Downregulation of Kir4.1 inward rectifying potassium channel subunits by RNAi impairs potassium transfer and glutamate uptake by cultured cortical astrocytes

Department of Biochemistry, Universidad Central del Caribe, Bayamón, Puerto Rico.
Glia (Impact Factor: 6.03). 02/2007; 55(3):274-81. DOI: 10.1002/glia.20455
Source: PubMed

ABSTRACT Glial cell-mediated potassium and glutamate homeostases play important roles in the regulation of neuronal excitability. Diminished potassium and glutamate buffering capabilities of astrocytes result in hyperexcitability of neurons and abnormal synaptic transmission. The role of the different K+ channels in maintaining the membrane potential and buffering capabilities of cortical astrocytes has not yet been definitively determined due to the lack of specific K+ channel blockers. The purpose of the present study was to assess the role of the inward-rectifying K+ channel subunit Kir4.1 on potassium fluxes, glutamate uptake and membrane potential in cultured rat cortical astrocytes using RNAi, whole-cell patch clamp and a colorimetric assay. The membrane potentials of control cortical astrocytes had a bimodal distribution with peaks at -68 and -41 mV. This distribution became unimodal after knockdown of Kir4.1, with the mean membrane potential being shifted in the depolarizing direction (peak at -45 mV). The ability of Kir4.1-suppressed cells to mediate transmembrane potassium flow, as measured by the current response to voltage ramps or sequential application of different extracellular [K+], was dramatically impaired. In addition, glutamate uptake was inhibited by knock-down of Kir4.1-containing channels by RNA interference as well as by blockade of Kir channels with barium (100 microM). Together, these data indicate that Kir4.1 channels are primarily responsible for significant hyperpolarization of cortical astrocytes and are likely to play a major role in potassium buffering. Significant inhibition of glutamate clearance in astrocytes with knock-down of Kir4.1 highlights the role of membrane hyperpolarization in this process.

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Available from: Serguei N Skatchkov, Jul 18, 2015
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    • "n potential can increase [ K 1 ] e by as much as 1 mM ( Ransom et al . , 2000 ) . Kir4 . 1 mediated K 1 buffering is a mechanism for removing this [ K 1 ] e , which requires no energy . The importance of Kir4 . 1 in brain and SC astrocytes , and its role in K 1 homeostasis , has been demonstrated using Kir4 . 1 tar - geted siRNA in rats and mice ( Kucheryavykh et al . , 2007 ) , and in situ using conventional and conditional knockout ani - mals ( Djukic et al . , 2007 ; Neusch et al . , 2001 ) . Collectively , these studies examining astrocytes from the cortex , hippocam - pus , SC and retina show astrocytes lacking Kir4 . 1 are devoid of inwardly rectifying current , have significantly increased input resi"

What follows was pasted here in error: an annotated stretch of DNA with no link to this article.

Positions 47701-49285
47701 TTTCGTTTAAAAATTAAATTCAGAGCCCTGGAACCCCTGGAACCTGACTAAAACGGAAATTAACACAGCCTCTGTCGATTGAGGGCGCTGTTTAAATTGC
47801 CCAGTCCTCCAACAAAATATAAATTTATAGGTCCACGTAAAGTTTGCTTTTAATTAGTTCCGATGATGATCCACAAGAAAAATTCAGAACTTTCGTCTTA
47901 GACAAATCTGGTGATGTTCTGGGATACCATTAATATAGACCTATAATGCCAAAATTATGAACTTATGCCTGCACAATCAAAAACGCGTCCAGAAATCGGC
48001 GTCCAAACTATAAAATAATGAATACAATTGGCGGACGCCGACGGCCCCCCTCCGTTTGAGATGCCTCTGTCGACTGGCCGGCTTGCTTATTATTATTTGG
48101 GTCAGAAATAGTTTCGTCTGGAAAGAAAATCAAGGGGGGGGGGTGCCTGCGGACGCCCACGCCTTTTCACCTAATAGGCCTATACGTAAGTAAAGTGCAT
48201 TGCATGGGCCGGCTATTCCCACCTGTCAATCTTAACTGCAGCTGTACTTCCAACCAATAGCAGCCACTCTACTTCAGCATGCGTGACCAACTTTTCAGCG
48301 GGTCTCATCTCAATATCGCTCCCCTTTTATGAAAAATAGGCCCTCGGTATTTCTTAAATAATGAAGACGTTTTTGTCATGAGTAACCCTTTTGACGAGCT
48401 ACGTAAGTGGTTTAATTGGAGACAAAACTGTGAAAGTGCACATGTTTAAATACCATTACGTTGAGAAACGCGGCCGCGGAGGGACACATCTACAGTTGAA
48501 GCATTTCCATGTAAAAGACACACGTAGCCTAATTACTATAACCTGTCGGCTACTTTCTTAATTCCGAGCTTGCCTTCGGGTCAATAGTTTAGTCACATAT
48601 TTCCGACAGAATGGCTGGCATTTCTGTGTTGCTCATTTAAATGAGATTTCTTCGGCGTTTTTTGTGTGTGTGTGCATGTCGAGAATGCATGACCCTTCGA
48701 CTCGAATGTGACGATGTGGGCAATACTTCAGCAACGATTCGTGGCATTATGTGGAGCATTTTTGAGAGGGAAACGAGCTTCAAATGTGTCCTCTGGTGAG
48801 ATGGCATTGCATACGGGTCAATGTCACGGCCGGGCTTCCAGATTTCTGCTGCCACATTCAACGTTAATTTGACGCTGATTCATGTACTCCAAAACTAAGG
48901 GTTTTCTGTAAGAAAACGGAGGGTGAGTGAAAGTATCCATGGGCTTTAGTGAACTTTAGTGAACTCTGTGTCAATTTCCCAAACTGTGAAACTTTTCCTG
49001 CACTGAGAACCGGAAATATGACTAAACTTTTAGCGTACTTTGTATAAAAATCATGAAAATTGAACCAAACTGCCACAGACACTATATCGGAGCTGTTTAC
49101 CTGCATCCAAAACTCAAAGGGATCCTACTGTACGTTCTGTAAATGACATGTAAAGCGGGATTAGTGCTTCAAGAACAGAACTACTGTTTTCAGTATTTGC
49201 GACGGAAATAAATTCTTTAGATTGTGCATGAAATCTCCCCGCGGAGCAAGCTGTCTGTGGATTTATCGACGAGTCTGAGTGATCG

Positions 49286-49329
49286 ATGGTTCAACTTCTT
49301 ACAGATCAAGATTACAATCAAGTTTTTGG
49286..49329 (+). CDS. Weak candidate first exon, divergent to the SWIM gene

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    ABSTRACT: Kir4.1, a glial-specific K+ channel, is critical for normal CNS development. Studies using both global and glial-specific knockout of Kir4.1 reveal abnormal CNS development with the loss of the channel. Specifically, Kir4.1 knockout animals are characterized by ataxia, severe hypomyelination, and early postnatal death. Additionally, Kir4.1 has emerged as a key player in several CNS diseases. Notably, decreased Kir4.1 protein expression occurs in several human CNS pathologies including CNS ischemic injury, spinal cord injury, epilepsy, ALS, and Alzheimer's disease. Despite the emerging significance of Kir4.1 in normal and pathological conditions, its mechanisms of regulation are unknown. Here, we report the first epigenetic regulation of a K+ channel in the CNS. Robust developmental upregulation of Kir4.1 expression in rats is coincident with reductions in DNA methylation of the Kir4.1 gene, KCNJ10. Chromatin immunoprecipitation reveals a dynamic interaction between KCNJ10 and DNA methyltransferase 1 during development. Finally, demethylation of the KCNJ10 promoter is necessary for transcription. These findings indicate DNA methylation is a key regulator of Kir4.1 transcription. Given the essential role of Kir4.1 in normal CNS development, understanding the regulation of this K+ channel is critical to understanding normal glial biology. GLIA 2014.
    Glia 03/2014; 62(3). DOI:10.1002/glia.22613 · 6.03 Impact Factor
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    • "These comprise Kir4.1 channels, homo-tetramers of Kir4.1 subunits, and Kir4.1/5.1 channels, hetero-tetramers of Kir4.1 and Kir5.1 subunits, which conduct large inward K + currents at potentials negative to K + equilibrium potential (Tanemoto et al., 2000; Ohno et al., 2007; Su et al., 2007; Furutani et al., 2009). In addition, spatial K + buffering is linked to glutamate uptake and/or aquaporin-4-mediated water transport by astrocytes (Nagelhus et al., 1999; Amiry-Moghaddam and Ottersen, 2003; Puwarawuttipanit et al., 2006; Djukic et al., 2007; Kucheryavykh et al., 2007). "